Questions, Answers & Viewpoints

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Dear Editor:
The story in your February 17 issue about laboratory automation as viewed by an industrial engineer was fascinating. He did a great job of helping me understand how to look at clinical laboratory automation. However, you say nothing about the centralized/decentralized issue. Isn’t automation predicated on the concept of a centralized laboratory with a high volume of specimens? What happens if this “virtual laboratory” I read about actually does diffuse testing throughout my hospital system, ending the centralized laboratory as it exists today? What then happens to my investment in automated lab systems?
P.S., MD, NY, NY

You realize the dilemma most laboratory directors face today. In the pursuit of lower costs, laboratory automation offers the promise of considerable savings. That requires answers to two questions.

First, can the proposed laboratory automation project pay for itself in a reasonable time period? Mark Smythe, the industrial engineer who authored that article on laboratory automation, says he generally wants a project’s return on investment to be 12 months or less.

He reasons that unexpected expenses always increase the cost of the project while extending the implementation time. He also has many alternative cost-saving opportunities and he doesn’t want to spend large sums of money that cannot be recovered in a short time period.

Second, if the “virtual laboratory” does begin appearing in the next 24-36 months, what does that do to your existing laboratory configuration, particularly if you have already invested heavily in automation?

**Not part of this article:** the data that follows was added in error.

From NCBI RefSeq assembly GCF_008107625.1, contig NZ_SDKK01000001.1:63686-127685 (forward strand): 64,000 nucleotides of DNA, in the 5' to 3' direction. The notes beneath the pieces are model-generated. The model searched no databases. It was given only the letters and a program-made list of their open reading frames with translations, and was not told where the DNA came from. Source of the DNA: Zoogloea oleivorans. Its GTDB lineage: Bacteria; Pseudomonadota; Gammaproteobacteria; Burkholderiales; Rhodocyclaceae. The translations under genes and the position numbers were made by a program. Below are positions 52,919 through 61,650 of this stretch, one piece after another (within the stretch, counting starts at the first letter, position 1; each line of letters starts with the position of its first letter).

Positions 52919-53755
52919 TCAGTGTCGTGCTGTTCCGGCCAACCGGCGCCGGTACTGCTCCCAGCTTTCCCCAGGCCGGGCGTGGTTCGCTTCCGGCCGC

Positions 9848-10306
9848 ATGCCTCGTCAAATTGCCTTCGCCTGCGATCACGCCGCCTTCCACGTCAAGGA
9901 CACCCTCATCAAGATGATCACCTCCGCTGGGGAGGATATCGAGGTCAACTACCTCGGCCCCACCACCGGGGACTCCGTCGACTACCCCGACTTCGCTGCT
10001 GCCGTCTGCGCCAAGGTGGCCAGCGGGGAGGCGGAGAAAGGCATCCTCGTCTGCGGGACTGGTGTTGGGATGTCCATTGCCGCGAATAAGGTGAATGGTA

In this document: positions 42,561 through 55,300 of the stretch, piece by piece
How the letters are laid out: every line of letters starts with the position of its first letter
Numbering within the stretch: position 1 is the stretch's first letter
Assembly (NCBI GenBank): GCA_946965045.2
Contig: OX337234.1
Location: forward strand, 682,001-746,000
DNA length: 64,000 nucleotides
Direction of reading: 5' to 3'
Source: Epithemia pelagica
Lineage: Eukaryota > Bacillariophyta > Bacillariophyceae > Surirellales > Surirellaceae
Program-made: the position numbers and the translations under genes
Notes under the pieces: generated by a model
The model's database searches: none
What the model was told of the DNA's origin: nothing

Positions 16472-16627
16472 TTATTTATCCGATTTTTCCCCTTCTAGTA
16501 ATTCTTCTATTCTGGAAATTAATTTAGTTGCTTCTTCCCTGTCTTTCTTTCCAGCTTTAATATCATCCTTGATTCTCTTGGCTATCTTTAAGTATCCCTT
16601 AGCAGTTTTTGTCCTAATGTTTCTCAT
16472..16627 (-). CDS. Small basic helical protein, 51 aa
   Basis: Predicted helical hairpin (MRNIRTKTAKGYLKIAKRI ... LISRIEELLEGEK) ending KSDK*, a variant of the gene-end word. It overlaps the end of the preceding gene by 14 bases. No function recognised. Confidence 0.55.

Remember, even as automation vendors design equipment for lab locations with relatively high specimen volumes, competing instrument manufacturers are working equally hard to create miniaturized test instruments best suited to “point-of-care” or “near-patient” settings. Also, vendors are developing modular instrument systems which include self-contained automation.

Your answers to these two questions will drive your automation decision. If you determine that automation provides an acceptable payback for your laboratory and if your strategic outlook indicates your hospital system will be best served by point-of care/ near-patient testing capability, then you may want to defer any huge investment in laboratory automation.

Also, don’t overlook how the structure of laboratory organizations, and the technology which they incorporate, represent moving targets. Whatever information you base your decision upon will become outdated in six months to a year. It is necessary for you to regularly revisit your assumptions as you plan your options.


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